The changes the SEC approved significantly reduce the risk of cancellation of a primary direct listing due to an unexpectedly low or high clearing price. While the registration statement will still need to contain a price range that is not wider than the SEC permits, the amended rules allow the transaction to go forward so long as the final clearing price is within a band that runs from the point that is 20% below the low end of the price range in the registration statement all the way to the point that is 80% above the high end of the range. This is wider on the upside than the band often relied on for pricing outside the range in IPOs, which spans 20% below the low end to 20% above the high end of the range. Like in IPOs, however, the amount 20% below the low end of the range can be calculated based on the high end of the range. For example, if the price range is $8 to $10, the primary direct listing will be able to proceed so long as the cross yields a clearing price of at least $6 and not greater than $18.
In addition to the -20%/+80% band, the ability to price outside the range will be subject to certain other conditions, but we believe that with appropriate preparation these other conditions should generally not be difficult to satisfy. Among other things, the company must have certified to Nasdaq and publicly disclosed that it does not expect that a price within the permitted band would materially change the disclosure in the registration statement, and the registration statement must contain a sensitivity analysis explaining how the company’s plans would change if the actual proceeds from the offering are less than or exceed the amount assumed in the price range. After the actual clearing price has been determined in the cross, the company must confirm to Nasdaq that no additional disclosures are required under federal securities laws based on that price.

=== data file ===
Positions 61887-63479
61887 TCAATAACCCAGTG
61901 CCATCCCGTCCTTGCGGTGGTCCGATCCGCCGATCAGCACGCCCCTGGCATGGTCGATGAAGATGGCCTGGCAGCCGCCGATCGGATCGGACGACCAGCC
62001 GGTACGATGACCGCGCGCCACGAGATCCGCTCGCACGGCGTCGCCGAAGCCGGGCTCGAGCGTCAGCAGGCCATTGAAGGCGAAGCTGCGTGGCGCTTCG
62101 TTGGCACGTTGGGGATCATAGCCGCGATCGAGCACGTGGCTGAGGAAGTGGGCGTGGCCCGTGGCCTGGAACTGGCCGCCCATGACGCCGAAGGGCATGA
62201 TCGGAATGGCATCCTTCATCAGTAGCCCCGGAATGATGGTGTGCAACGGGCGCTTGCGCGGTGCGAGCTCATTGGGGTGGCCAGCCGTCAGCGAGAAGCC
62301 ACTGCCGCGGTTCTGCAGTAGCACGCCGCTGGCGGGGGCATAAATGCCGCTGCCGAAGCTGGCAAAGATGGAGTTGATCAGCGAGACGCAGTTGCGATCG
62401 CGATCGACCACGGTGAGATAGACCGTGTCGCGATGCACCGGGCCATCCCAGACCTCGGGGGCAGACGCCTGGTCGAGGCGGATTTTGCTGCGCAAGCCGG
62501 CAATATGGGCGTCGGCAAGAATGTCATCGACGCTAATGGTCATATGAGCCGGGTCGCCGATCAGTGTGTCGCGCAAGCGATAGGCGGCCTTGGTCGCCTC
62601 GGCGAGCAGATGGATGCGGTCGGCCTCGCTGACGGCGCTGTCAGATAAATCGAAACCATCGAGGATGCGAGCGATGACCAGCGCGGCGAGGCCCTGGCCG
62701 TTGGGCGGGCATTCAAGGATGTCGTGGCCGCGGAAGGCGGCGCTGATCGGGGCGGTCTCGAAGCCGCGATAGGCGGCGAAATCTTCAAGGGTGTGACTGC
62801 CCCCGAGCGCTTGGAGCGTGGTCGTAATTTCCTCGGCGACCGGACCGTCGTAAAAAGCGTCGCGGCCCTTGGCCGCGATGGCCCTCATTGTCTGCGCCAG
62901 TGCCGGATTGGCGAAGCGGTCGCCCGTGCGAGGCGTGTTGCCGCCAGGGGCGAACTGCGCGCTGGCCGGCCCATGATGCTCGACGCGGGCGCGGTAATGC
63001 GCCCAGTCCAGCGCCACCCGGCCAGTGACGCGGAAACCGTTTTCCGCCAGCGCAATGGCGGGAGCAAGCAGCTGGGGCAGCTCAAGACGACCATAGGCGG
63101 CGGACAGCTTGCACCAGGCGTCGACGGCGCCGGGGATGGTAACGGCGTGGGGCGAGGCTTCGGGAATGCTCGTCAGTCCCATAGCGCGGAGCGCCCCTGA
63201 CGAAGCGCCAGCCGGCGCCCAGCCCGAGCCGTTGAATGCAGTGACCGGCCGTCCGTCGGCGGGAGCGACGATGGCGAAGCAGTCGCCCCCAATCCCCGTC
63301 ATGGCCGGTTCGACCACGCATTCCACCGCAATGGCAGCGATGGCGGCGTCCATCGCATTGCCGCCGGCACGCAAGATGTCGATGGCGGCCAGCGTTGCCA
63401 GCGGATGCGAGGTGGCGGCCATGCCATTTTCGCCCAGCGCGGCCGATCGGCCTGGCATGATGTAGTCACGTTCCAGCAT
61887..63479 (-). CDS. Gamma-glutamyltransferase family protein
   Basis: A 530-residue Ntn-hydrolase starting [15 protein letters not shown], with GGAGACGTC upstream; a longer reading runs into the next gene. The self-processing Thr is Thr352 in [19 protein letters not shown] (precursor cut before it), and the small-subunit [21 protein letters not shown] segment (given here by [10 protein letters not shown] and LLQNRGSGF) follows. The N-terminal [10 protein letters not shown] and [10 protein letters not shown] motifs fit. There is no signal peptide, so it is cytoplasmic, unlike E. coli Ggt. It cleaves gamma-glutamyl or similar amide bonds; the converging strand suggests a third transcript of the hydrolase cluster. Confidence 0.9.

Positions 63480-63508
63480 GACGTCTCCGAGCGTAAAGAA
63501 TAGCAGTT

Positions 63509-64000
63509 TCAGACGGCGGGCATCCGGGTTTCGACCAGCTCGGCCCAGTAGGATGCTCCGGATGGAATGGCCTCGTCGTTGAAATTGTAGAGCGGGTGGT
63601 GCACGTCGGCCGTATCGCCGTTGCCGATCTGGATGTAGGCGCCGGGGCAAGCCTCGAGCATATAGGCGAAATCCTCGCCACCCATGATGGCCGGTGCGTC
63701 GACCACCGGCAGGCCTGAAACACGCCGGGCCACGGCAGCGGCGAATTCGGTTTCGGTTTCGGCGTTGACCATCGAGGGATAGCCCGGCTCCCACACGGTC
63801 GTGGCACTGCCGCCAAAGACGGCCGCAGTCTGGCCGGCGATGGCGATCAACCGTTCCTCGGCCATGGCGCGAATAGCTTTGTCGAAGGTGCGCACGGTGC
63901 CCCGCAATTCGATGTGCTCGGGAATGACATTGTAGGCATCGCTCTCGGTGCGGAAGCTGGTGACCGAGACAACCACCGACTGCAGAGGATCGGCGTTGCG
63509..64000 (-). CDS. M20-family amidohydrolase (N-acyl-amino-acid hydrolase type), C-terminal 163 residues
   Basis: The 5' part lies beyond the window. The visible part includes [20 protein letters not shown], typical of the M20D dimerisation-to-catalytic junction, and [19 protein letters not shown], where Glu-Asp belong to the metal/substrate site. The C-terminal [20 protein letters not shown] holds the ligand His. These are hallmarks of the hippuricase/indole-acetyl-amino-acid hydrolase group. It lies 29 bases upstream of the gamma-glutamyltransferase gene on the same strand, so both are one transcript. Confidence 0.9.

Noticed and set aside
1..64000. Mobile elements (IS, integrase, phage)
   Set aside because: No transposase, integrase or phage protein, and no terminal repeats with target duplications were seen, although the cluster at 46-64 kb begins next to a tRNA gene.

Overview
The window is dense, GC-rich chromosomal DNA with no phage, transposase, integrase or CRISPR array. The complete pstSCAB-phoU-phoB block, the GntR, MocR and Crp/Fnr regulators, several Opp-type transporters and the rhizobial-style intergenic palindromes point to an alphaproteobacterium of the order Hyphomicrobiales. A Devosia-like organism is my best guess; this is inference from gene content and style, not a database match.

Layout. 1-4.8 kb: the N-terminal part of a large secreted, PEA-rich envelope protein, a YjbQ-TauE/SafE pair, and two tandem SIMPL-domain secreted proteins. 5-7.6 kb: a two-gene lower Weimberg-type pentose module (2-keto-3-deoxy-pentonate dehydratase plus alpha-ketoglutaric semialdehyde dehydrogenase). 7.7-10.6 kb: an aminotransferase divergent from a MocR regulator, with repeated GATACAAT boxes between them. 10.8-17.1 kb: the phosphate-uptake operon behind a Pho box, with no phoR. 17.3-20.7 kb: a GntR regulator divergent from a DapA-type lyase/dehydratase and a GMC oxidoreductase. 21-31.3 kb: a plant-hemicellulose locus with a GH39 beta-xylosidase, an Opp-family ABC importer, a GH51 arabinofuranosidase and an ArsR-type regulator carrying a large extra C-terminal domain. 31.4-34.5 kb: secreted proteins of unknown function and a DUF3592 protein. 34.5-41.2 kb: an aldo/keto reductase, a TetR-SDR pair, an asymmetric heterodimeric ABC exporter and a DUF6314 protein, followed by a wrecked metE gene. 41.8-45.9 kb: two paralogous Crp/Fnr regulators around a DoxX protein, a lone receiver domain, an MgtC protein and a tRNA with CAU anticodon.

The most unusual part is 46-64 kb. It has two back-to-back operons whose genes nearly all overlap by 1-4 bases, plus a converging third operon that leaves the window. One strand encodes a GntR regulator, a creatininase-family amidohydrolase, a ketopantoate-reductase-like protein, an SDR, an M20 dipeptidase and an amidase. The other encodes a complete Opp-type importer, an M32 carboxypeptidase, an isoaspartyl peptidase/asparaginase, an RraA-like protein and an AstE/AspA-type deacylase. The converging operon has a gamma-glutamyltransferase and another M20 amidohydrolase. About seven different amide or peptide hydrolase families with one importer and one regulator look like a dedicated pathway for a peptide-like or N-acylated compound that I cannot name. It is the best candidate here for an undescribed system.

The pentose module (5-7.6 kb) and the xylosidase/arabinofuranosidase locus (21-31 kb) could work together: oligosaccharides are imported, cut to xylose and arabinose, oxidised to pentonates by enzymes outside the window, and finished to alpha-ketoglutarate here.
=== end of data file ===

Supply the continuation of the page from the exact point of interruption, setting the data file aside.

While the ability to use a wider band for pricing the sale significantly increases flexibility in primary direct listings, some execution uncertainty remains, including because the company must register a fixed number of shares that it wants to sell, and all of those shares must be sold in the cross (together with any better-priced sell orders). It is therefore theoretically possible that there are buy orders at the right price level but not for a sufficient quantity of shares. Marketing efforts similar to those in a traditional IPO may be needed to ensure adequate demand.
A company seeking to raise capital in a direct listing on Nasdaq will need to retain an underwriter and identify that underwriter in the registration statement. There will be no actual underwriting commitment as in a traditional IPO, however. Instead, Nasdaq intends for the underwriter to assume underwriter liability and therefore conduct due diligence. This is consistent with current practice for direct listings insofar as financial advisers on direct listings already voluntarily conduct due diligence on the company. Forcing banks to be named as underwriters, however, represents a major shift due to the liability implications. Many details of how underwriter liability would apply in direct listings remain open, including the apportionment of liability among several banks.